SENATE Chief Whip Subhas Panday and Independent Senator Corrine Baptiste-McKnight on Wednesday clashed over calls for compensation paid to spouses/cohabitants, now also be paid to gay/homosexual couples. Panday said such a move violates a scriptural rebuke, while Baptiste-McKnight suggested such thinking was old-fashioned.The Trinidad and Tobago Senate on Wednesday debated the Statutory Authorities (Amendment) Bill 2011. This Bill proposes to let the spouse of a deceased employee of statutory bodies such as the country’s four municipal corporations — Port-of-Spain, San Fernando , Arima and Point Fortin — be paid one month salary, as done for civil servants.
Finance Minister Winston Dookeran, in piloting the Bill, got no opposition in extending this compensation from civi
l servants to statutory authority staff, and extending it from married couples to common-law couples. Common-law rights already exist in the Cohabitational Relationship Act, Administration of Estates Act and Status of Children Act, he assured. However the controversy began when Independent Senator Dr James Armstrong, a retired town planner, proposed that gay/homosexual couples also be given such spousal rights.
He said it is antiquated for the Bill to define cohabitants as merely being “of the opposite sex”, but said this beneficiary should be left to the employee to determine. At that, about three Government Senators shouted their support for Armstrong, who was also applauded by Opposition Senator Terrance Deyalsingh, among others. Armstrong urged the Senate in its later committee stage to excise the Bill’s reference to “opposite sex”, saying same-sex persons live together. He noted the United Nations Declaration on Sexual Orientation, plus a similar document of the Organisation of American States (OAS). “We need to bring our thinking in line with what is happening in the modern world,” ended Armstrong. Deyalsingh agreed, saying he had been loathe to raise the “very serious issue” raised by Armstrong.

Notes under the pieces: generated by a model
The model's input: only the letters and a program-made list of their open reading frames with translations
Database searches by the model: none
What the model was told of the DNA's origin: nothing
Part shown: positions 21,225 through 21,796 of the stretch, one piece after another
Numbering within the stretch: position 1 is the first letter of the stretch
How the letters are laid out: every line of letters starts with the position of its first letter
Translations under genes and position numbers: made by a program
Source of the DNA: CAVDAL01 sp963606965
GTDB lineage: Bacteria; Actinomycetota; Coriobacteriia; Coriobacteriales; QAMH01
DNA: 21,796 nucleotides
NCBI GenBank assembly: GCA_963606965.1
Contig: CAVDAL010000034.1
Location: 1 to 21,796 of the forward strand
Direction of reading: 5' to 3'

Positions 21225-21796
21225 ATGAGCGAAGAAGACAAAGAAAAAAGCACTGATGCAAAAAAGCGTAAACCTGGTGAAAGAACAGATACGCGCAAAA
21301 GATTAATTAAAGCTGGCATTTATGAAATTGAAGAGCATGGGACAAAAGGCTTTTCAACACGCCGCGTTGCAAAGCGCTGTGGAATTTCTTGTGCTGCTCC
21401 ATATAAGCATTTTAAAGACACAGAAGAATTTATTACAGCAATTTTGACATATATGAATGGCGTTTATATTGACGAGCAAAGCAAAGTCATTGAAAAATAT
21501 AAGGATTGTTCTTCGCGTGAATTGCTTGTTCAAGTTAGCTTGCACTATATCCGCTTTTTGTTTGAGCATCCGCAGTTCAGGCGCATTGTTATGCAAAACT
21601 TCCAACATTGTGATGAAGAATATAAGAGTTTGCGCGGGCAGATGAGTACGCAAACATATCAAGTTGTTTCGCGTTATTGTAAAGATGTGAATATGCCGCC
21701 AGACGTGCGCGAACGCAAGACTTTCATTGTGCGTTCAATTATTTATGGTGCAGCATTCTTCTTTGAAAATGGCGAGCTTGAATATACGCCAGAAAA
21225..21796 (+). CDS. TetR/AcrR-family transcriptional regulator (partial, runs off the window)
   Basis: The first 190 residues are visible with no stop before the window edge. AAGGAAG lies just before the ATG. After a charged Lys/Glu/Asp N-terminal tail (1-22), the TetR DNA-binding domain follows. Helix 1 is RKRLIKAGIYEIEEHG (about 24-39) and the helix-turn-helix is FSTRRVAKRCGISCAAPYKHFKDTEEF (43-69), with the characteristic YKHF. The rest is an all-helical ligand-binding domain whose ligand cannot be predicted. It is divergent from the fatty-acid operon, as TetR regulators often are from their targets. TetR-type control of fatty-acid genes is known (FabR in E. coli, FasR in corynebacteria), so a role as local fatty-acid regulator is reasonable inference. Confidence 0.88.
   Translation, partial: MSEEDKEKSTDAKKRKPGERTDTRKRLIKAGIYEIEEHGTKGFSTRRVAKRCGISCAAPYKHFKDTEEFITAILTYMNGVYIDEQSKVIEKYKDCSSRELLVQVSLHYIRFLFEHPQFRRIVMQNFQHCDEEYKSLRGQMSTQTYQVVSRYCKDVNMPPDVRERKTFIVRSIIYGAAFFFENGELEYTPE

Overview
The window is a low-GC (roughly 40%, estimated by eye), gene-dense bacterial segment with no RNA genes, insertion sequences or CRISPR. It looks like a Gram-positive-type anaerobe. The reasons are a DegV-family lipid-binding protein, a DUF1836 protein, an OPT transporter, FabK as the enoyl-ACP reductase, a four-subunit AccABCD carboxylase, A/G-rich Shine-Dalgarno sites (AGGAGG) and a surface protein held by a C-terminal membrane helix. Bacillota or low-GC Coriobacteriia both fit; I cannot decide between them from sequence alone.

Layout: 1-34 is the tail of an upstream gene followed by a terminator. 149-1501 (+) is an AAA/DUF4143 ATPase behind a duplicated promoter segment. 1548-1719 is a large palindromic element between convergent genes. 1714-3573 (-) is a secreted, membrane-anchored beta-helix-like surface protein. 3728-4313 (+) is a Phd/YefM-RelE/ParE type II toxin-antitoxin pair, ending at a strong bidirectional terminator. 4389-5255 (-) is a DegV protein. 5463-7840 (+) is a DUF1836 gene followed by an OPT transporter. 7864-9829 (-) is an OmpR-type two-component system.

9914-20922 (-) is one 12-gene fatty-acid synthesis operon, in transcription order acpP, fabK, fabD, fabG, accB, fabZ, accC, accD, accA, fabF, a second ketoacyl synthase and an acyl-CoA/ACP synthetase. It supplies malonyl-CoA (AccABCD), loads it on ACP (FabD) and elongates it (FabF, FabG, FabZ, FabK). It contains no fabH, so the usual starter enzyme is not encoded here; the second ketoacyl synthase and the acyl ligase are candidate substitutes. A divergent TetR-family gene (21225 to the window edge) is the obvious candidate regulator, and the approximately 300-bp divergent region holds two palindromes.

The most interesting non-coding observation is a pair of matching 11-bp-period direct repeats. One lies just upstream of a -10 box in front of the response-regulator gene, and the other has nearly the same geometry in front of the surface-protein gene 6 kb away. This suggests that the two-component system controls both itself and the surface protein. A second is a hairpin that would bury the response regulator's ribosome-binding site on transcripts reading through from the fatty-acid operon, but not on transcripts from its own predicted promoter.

“I would like to suggest that, as Trinidad and Tobago further develops, sometime in the future we are going to have to grapple with the issue of same-sex union,” Deyalsingh said. “Maybe not in this Parliament, but as the law progresses and as societal values change, that is something that a future Parliament cannot escape from.”
Baptiste-McKnight lent her support to Armstrong. She said, “Yesterday was Valentine’s Day and a lot of same-sex people got roses from same-sex people, in this Trinidad and Tobago . It is an issue, as we have just been told, with which we have got to start grappling.”
She lamented the Bill sought to “cut and paste” the provisions of the Civil Service Act (chapter 23:01) to the current Bill (24:01).
“As it stands, you are entrenching, in a day and age when the laws and recognition of facts are moving in a direction which you seem to be bucking,” she said, urging Senators to take another look at the issue of same-sex partners. As she spoke, Panday rose and asked her to give way.
He said, “Section 52 in the Book of Leviticus.” Baptiste-McKnight, perplexed, said, “What? Section 52 in what?” Panday, a Hindu, repeated, “The Book of Leviticus”.
Baptiste-McKnight, comprehending but wanting to convey her annoyance, said, “In what?”. Panday replied, “In the Book of Leviticus.” Baptiste-McKnight, feigning misunderstanding, mocked, “Who?” Senators murmured aloud. “Let me tell you something,” said Baptiste-McKnight to the bemusement of some Senators. “Leviticus is a Christian something, that existed long ago. We are here today, and if you want to go back to Leviticus now, there are many, many occasions on which I will take you not only to Leviticus, but to the Ark. Back to the Ark , right”. “So you are playing fast and loose. You are getting into insolicitous language. Don’t do that, with me. My thing is the English language”.
Based on research undertaken by AIDS Free World, Gay Rights Campaigner, Maurice Tomlinson, implementation of such a reform to public sector compensation benefits may be at odds with the legal standing of same sex male couples in Trinidad and Tobago. Buggery is still a crime in Trinidad punishable by 25 years imprisonment.